§ From William Henry Harrison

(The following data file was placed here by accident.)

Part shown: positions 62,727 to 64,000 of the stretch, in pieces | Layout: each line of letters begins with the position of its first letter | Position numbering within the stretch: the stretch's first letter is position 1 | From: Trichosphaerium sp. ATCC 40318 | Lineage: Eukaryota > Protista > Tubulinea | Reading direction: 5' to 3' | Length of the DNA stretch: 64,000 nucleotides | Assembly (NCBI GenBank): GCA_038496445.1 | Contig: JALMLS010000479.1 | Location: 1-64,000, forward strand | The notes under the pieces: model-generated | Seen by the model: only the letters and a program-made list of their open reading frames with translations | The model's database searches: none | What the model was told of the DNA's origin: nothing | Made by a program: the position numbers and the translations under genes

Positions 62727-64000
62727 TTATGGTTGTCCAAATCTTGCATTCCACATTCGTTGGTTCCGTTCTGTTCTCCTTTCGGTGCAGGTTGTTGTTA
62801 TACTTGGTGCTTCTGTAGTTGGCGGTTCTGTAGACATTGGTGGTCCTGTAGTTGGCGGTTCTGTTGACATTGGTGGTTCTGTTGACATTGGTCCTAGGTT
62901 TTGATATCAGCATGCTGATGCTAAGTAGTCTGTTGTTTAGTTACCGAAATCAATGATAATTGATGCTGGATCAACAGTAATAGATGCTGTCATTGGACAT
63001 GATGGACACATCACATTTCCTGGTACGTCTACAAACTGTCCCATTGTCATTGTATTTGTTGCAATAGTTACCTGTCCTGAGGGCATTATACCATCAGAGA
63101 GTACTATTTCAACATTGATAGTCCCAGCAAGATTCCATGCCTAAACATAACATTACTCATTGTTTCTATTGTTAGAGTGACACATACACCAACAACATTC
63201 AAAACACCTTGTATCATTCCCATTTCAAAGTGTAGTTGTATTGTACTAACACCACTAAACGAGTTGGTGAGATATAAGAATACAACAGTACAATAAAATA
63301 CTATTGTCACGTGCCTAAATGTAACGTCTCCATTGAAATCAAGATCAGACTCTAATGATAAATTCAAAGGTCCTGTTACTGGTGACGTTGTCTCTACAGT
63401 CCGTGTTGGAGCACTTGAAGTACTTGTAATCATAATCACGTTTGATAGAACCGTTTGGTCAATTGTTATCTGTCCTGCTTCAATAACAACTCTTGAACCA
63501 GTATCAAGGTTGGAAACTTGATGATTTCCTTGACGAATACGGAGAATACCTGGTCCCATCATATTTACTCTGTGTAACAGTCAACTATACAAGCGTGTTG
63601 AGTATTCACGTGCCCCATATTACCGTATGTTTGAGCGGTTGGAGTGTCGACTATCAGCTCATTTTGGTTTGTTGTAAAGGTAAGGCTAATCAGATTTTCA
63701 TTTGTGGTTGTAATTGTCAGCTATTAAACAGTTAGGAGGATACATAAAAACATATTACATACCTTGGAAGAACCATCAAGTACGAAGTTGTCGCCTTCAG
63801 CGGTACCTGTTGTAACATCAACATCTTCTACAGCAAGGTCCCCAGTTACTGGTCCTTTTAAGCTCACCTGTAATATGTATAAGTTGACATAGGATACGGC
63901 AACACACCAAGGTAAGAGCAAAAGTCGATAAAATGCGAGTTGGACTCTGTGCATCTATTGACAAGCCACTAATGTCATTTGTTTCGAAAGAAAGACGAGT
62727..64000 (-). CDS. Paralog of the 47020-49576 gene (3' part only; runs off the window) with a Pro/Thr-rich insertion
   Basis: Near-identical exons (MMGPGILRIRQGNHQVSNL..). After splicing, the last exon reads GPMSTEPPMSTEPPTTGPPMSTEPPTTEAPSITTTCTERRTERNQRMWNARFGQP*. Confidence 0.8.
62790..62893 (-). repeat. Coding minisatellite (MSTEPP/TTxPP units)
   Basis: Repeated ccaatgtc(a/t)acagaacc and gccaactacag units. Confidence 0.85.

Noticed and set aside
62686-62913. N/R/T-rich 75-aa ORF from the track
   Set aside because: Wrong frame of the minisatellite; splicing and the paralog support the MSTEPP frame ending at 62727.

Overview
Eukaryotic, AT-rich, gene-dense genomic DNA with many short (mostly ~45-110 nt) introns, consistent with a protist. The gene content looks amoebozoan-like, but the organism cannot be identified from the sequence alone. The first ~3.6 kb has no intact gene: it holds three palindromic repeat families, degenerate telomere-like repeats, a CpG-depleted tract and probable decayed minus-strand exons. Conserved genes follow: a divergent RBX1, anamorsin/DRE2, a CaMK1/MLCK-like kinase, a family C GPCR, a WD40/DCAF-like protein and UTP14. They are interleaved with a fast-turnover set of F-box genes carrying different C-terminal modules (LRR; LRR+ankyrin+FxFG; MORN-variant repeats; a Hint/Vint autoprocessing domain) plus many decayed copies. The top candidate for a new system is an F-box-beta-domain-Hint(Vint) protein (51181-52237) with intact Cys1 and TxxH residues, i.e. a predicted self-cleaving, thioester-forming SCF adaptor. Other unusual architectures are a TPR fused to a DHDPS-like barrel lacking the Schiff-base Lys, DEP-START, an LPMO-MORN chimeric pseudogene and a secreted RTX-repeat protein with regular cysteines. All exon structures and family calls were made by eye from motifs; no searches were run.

19 January 1802, Vincennes. Believes the president should know that members of the local court, having some time ago assumed the right to grant land titles, had granted themselves rights to all formerly reserved territory extending for several square miles and excluding only the land immediately surrounding Vincennes. “The authors of this ridiculous transaction” had abandoned the claim, but it was recently revived, and part of it has been purchased by speculators, who have sold titles in different parts of the U.S., often for trifling amounts, “one thousand acres being frequently given for an indifferent horse or a rifle gun.”1 He has just discovered the extent of this speculation and fears an influx of settlers hoping to take possession. Has forbidden the recorder and prothonotary to authenticate any more deeds for these lands.